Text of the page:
: What are the key TCP/IP networking concepts?
This module will cover the fundamental concepts of TCP/IP networking and how it relates to distributed computing.
By the end of this module, you will be able to:
- Describe in general terms the different layers in the TCP/IP protocol
Understand the rules governing IP address classes and netmasks
The TCP/IP Model or Internet Reference Model, is a layered abstract description
for communications and computer network protocol design.
It was created in the 1970s by DARPA for use in developing the Internet's protocols.
The structure of the Internet is still closely reflected by the TCP/IP model.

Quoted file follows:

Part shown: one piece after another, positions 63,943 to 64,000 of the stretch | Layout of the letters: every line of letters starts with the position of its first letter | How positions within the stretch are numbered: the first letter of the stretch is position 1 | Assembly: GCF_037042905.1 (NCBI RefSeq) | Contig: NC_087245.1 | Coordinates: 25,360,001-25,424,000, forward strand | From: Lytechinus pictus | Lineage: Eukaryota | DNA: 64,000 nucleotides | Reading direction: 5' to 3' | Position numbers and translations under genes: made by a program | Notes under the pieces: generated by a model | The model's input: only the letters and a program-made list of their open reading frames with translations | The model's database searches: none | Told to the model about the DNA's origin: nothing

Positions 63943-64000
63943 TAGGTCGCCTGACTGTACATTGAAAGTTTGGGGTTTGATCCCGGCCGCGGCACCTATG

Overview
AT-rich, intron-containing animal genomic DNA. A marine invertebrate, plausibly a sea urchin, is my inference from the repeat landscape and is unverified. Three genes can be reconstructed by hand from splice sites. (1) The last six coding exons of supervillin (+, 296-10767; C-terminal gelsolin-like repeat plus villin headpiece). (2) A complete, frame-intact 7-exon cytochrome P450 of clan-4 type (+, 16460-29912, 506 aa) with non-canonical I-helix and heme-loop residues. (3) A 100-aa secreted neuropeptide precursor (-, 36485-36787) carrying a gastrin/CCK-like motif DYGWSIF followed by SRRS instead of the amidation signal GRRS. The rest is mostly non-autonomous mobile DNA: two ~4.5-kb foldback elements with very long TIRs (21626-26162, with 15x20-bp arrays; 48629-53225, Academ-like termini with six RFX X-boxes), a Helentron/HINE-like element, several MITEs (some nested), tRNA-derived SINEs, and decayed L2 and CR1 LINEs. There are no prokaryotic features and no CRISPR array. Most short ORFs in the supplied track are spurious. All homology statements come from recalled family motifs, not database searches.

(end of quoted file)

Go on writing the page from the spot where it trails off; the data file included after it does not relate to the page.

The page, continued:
The TCP/IP reference model is the network model used in the current Internet architecture.
It has its origins back in the 1960's with the grandfather of the Internet, the ARPANET.
This was a research network sponsored by the Department of Defense in the United States. The following were seen as major design goals:
- ability to connect multiple networks together seamlessly
- ability for connections to remain intact as long as the source and destination machines were functioning
- to be built on flexible architecture
The reference model was named after two of its main protocols, TCP (Transmission Control Protocol) and IP (Internet Protocol).
They choose to build a packet-switched network based on a connectionless internetwork layer.